September 24, 2003

Why Max Cleland is a Former US Senator

The US South has possibly the highest concentration of military, active, former, and reserve in the entire country. Max Cleland is a genuine soldier. A decorated Vietnam War hero who lost three of his limbs fighting for his country. And he lost his Senate seat to a great extent on his lack of military judgment? As someone who didn't follow Georgia politics that much, this turn of events just seemed... weird. I mean, how bad could he be? Now I know.

In an article attacking the administration for following Lyndon Johnson down the road to Vietnam's quagmire he gets the basic facts of the situation so wrong that he would be a certified menace if the people of Georgia hadn't retired him to the safety (for the nation) of academia.

Don't underestimate the enemy. The enemy always has one option you cannot control. He always has the option to die. This is especially true if you are dealing with true believers and guerillas fighting for their version of reality, whether political or religious. They are what Tom Friedman of The New York Times calls the "non-deterrables." If those non-deterrables are already in their country, they will be able to wait you out until you go home.

In arguing against underestimating the enemy, he underestimates the enemy. These non-deterrables do exist but he ignores one crucial fact. A great many of them are engaged in an enterprise of worldwide conversion to their brand of Islam. If we go home they will follow us and continue the fight there. In that case, civilian casualties are our civilians, not somebody else's.

If the enemy adopts a "hit-and-run" strategy designed to inflict maximum casualties on you, you may win every battle, but (as Walter Lippman once said about Vietnam) you can't win the war.

This presupposes that there is a strategy for which there is no counter, that in the case of any adversary the US faces, if they adopt this strategy, they will win. If this were true, we are doomed as a power and might as well give up right now. It is, of course nonsense.

Superior US combat abilities mean that the battles will likely fall into our favor but both Vietnam in the 60s and 70s and Afghanistan in the 80s were wars where major powers invested large amounts of resources to ensure that those hit and run tactics could continue. Absent those resources, such tactics are as doomed as the armed anti-communist resistance of post WW-II E. Europe.

If you adopt a strategy of not just pre-emptive strike but also pre-emptive war, you own the aftermath. You better plan for it. You better have an exit strategy because you cannot stay there indefinitely unless you make it the 51st state.

Here, former Senator Cleveland is implying that there is no exit strategy. But just a short time ago Paul Bremer laid a credible strategy out on the op-ed page of the Washington Post. In due time, a constitution will emerge and elections will proceed with us drawing down our troops as the situation stabilizes. Artificial timetables that are rigidly adhered to will only rush things and increase the chances that, some time in the future, the US will have to do this again in Iraq.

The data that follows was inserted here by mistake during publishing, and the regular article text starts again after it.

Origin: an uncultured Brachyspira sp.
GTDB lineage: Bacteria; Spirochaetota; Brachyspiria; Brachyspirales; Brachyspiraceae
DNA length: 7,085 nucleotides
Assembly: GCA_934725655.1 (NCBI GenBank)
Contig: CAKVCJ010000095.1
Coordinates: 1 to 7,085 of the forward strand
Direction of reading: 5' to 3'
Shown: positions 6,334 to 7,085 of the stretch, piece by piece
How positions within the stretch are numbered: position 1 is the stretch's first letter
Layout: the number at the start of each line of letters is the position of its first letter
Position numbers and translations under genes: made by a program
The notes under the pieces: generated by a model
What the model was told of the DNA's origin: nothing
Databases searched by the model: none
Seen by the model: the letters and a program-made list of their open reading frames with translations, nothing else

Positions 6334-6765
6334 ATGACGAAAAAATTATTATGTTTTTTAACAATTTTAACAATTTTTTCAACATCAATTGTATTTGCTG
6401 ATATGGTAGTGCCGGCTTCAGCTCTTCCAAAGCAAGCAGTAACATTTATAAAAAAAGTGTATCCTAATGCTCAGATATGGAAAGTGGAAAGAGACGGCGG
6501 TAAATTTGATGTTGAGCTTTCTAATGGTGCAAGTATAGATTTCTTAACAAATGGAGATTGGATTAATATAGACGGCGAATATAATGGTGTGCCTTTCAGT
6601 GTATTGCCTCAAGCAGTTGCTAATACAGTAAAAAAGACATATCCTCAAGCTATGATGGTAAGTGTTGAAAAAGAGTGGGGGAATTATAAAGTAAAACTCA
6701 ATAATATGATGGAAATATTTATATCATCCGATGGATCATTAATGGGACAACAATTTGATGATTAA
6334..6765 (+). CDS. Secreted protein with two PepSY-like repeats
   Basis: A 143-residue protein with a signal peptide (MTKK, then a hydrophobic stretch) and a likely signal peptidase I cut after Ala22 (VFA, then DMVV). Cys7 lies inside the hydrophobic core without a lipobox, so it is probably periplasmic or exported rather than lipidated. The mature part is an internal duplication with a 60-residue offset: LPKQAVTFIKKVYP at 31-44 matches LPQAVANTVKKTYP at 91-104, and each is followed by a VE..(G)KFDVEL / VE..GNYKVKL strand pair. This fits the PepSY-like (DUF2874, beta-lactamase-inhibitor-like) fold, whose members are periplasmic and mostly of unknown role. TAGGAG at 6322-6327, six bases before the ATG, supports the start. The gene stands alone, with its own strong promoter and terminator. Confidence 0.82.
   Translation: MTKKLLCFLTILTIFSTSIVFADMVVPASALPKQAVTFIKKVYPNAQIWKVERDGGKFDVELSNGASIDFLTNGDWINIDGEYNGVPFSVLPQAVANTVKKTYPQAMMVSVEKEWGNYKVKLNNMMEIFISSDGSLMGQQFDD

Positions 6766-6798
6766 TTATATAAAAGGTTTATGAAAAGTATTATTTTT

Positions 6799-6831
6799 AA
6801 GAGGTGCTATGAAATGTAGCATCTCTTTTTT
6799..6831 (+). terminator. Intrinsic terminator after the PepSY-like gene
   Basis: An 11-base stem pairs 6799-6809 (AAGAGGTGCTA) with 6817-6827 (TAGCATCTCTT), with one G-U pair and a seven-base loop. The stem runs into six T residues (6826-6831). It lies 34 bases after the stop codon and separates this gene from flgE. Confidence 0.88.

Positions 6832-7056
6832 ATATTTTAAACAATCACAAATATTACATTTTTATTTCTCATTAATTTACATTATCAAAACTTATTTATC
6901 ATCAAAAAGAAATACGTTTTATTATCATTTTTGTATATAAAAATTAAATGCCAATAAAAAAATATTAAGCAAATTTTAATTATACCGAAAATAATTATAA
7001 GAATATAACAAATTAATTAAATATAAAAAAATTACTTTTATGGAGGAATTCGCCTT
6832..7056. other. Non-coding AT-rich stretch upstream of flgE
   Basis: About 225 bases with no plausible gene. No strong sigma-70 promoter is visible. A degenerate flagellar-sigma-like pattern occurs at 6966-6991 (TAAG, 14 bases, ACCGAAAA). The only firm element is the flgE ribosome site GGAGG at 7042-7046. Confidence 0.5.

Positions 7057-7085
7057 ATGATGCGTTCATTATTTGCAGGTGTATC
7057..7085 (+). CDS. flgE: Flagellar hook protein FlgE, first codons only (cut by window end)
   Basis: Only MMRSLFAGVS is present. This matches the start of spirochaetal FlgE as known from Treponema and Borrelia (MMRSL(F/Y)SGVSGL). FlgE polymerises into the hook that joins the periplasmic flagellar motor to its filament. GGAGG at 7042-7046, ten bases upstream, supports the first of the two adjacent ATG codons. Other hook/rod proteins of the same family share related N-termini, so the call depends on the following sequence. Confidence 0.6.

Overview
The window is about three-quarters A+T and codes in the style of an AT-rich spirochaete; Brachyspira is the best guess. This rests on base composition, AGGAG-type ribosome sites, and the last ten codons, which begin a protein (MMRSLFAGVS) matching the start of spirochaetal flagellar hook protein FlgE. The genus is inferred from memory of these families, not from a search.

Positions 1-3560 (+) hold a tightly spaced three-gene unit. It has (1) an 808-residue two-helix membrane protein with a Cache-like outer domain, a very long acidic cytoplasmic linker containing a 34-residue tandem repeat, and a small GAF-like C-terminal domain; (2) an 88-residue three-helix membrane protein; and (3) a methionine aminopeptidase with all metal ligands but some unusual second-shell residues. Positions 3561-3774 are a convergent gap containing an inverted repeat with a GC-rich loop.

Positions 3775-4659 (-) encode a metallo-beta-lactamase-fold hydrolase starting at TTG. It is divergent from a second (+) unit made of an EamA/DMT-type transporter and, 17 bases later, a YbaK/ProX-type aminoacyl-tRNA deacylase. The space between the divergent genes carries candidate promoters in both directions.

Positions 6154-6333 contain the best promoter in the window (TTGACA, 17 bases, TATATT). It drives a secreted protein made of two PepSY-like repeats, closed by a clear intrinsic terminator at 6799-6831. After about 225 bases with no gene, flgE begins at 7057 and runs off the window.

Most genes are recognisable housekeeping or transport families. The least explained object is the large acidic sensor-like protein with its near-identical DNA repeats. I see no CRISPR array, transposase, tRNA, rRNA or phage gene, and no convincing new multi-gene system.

If you adopt the strategy of pre-emptive war, your intelligence must be not just "darn good," as the president has said; it must be "bulletproof," as Defense Secretary Donald Rumsfeld claimed the administration's was against Saddam Hussein. Anything short of that saps credibility.

It is highly unlikely that intelligence will be "bulletproof" in this world until it is far too late to do anything about it. No doubt, the intelligence services of 1939 Poland heard rumblings about Nazi aggression but there were some doubts about it right up to the time when troops started crossing the borders. What we have here is a naked appeal to forget the lessons of 9/11 and go back to the intelligence era that the Church Committee created, cautious, fearful of career ending error, and underestimating the threat time after time.

If you want to know what is really going on in the war, ask the troops on the ground, not the policy-makers in Washington.

Funny, there is a great deal of information coming out of Iraq straight from the troops and none of it seems to support former Senator Cleland's assertions. The creation of the blogosphere has made it easier than ever to get information direct from the troops. If we were in trouble, we'd see it both in military blogs and a wave of court martials for defeatism and other likely whistleblower crimes. The troops seem mostly mad that people like former Senator Cleland are giving heart to the enemy with their unrealistic negativity.

In a democracy, instead of truth being the first casualty in war, it should be the first cause of war. It is the only way the Congress and the American people can cope with getting through it. As credibility is strained, support for the war and support for the troops go downhill. Continued loss of credibility drains troop morale, the media become more suspicious, the public becomes more incredulous and Congress is reduced to hearings and investigations.

And what is to be done about the Cassandras in our midst? What happens when the media are the liars who leave out all the good news? When the morale drainers are in the anti-war dissenters? What happens when the elites give no punishments in credibility when time after time the anti-war crowd is wrong, wrong, wrong? For those of us who have access to a wide variety of news sources, it's not so bad but for those who only get their news from these sources, it's draining. The liars can come in both pro and anti war forms.

Hats off to the people of Georgia. I wish other states were so discerning in their Senate delegations.

Posted by TMLutas at September 24, 2003 11:42 AM